As the runners embraced the steady climb up the Carrigenagh Road, the rain began to pour. It was a small field of 200 runners so it didn’t take long for Caitriona and I to own the back of the pack. You see the thing about doing any distance is to run your own race. Being able to ignore those in front of you speeding off, ignoring the cars, medical team or police behind you crawling along slowly and have the self believe in your legs to make the distance is what you need to succeed. And boy do Caitriona and I know how to do that and do it well. 

After a mile we gradually split from eachother. I was determined to make it to Silent Valley without stopping to walk. I knew there was at least 300ft of a gradual climb to there so took it slow and made it within my time frame. Yet I spotted a familiar body in the distance. It would have been too much of a coincidence for two people to be wearing exactly the same gear, it was Micheal.

I have serious respect for anyone to drop out of a race. They’ve paid the money, geared themselves up for the race and took to the line. He wasn’t the first body I’d seen drop out, even in this race. Someone barely made 1 mile. But to know it’s just not worth putting your body through everything and accepting a DNF, I’ve the upmost respect. 

When I reached him I knew he’d already debated carrying on with me and decided even that would be a bad idea and he called it quits and saved his knee from any further injury. To say I was gutted was an understatement with DCM 10 weeks away, I hope it’s something that doesn’t hinder training for him or I’ll have to listen to him the WHOLE way round. The plan was suppose to be; do the marathon to get away from eachother!

Anyway, I carried on and reached the reservoir where I was greeted by fellow MAC Clare on marshalling duties, cue photo above. It was clear that the 10k was about to kick off so I needed to get up the path to the dam as far as I could before being flanked by the 10kers. As I progressed, the leaders of the HM passed me and support was aplenty either way from me to them and them to me. Strangely a few of the faces where familiar ones from Cookstown and also some of the MAC crew showing off that they’d already been up and down the hill I still had to face. They weren’t really showing off..I was just jealous they’d a big hill under their belt already.

I spotted the tree. A lonely tree that sits on a corner like the middle of a roundabout. I knew around the corner I was going to be faced with “that hill” the hill I had familiarised myself with a few weeks ago. I kept the head up and set my sights on the foot of Ben Crom Dam. The water was gushing out of it with all its might and as refreshed faces made their way back down the hill after surviving the climb and enjoying the water station at the top…I wanted to be like them. So digging in, I got to the top and reached what was essentially the half way point of the race.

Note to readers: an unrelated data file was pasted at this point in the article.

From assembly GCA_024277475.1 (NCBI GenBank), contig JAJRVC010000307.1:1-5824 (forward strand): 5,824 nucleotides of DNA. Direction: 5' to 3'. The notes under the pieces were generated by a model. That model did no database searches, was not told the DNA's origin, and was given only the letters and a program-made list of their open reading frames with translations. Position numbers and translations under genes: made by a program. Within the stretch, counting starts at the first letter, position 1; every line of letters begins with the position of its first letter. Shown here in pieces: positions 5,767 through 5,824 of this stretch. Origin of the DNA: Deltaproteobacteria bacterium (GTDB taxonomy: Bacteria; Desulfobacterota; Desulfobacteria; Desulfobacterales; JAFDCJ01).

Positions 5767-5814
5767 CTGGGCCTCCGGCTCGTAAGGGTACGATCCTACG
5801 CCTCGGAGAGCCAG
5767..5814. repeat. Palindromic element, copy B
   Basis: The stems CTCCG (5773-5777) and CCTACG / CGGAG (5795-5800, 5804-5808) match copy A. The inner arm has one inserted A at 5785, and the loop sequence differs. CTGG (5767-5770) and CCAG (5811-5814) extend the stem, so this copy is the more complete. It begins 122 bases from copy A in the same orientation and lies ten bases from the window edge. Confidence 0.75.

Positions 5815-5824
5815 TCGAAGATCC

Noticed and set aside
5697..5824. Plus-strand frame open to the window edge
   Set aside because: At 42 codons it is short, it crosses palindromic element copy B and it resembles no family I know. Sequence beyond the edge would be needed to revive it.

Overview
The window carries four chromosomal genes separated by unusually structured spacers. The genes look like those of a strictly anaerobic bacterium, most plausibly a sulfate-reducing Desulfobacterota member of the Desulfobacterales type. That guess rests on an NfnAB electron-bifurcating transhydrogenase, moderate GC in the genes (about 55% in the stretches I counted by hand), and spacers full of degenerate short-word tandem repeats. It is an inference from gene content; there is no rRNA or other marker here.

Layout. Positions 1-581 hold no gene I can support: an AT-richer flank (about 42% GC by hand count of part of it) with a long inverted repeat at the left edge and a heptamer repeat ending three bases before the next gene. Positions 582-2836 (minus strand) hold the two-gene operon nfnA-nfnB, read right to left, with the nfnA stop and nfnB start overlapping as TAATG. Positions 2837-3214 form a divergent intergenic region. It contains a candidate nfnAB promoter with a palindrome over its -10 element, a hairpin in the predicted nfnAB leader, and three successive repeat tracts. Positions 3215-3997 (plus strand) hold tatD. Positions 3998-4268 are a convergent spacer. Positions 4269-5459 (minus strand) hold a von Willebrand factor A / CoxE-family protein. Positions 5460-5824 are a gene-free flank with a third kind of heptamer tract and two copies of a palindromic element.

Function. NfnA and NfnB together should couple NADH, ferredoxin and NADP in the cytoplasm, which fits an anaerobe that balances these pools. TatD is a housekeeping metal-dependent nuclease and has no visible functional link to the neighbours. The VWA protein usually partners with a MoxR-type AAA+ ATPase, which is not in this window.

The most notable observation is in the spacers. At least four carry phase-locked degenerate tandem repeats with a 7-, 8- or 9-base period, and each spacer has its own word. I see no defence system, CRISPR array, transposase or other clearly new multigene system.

The next 3 mile was pebble dashed by all types of rain. Rain from the left, rain from the right. Rain that came at you and rain that jumped up off the ground. The surrounding and usually dynamic landscape was immersed in mist and the rain rolled down the valley. 

The hope of a tailwind never appeared and at 9 mile I looked to my right to see people running across the mountain. That couldn’t be right! I knew the end was trail but a mountain? I reached into my hydration belt and pulled out the gel.  My normal powerbar sweets where not going to cut it at this point. As I turned and broke away from the 10k, a much needed hug from Clare at that point helped me pull my emotions together to tackle the end. 

I ran across the front of the Reservoir I spotted Brendan on the final stretch of his 10th half marathon and he was making great time. It was like his high five had special powers and I entered the forest with gusto.  

To be honest I felt like a fairy lost in the glen. I was very alone but comfortably so. You could hear rain drops fall from the trees and your feet crunching on the path. I was nearly ready to put a complaint on my list when I saw the water station packing up and you know how I feel about that, luckily they where able to muster together a glass for me and remind them that I wasn’t last so to hang on.

The next mile passed by and I kept saying to myself I’ve only a lap of the lake to go so motor on. However mile 11 happened, a mountain happened at mile 11. In the approach to the climb, I was met by organiser Jane bracing horrendous rain, which by now I didn’t even notice anymore, she coached me along the straight to the foot of the hill and I took on that hill like my life depended on it. One thing about this climb was…what went up, definitely was going to coming back down. Through a track that was essentially 1 big puddle I knew if I just kept steady I’d come in well below my 3hr aim. 

Down the mountain I came and onto the flat again. I could see the finish line downhill and waved at what was clearly Michael and some other MAC folk waiting for me. That’s one thing I can say about the club. They know to hang about for you to finish and cheer you home.

The last km was fIlled with pure relief. I seen the 13 mile sign and then the finish line. I knew I had the sprint finish in me and I couldn’t believe my eyes when I glanced at my watch to see a 2hr 44. 2 minutes faster than Lisburn and only 2 minutes slower than Cookstown on what was a desperate and challanging course. I was delighted.

Not far behind me, Caitriona graced the front of the Dam and came across the line with a smile plastered right across her face with a half pb!  What an achievement.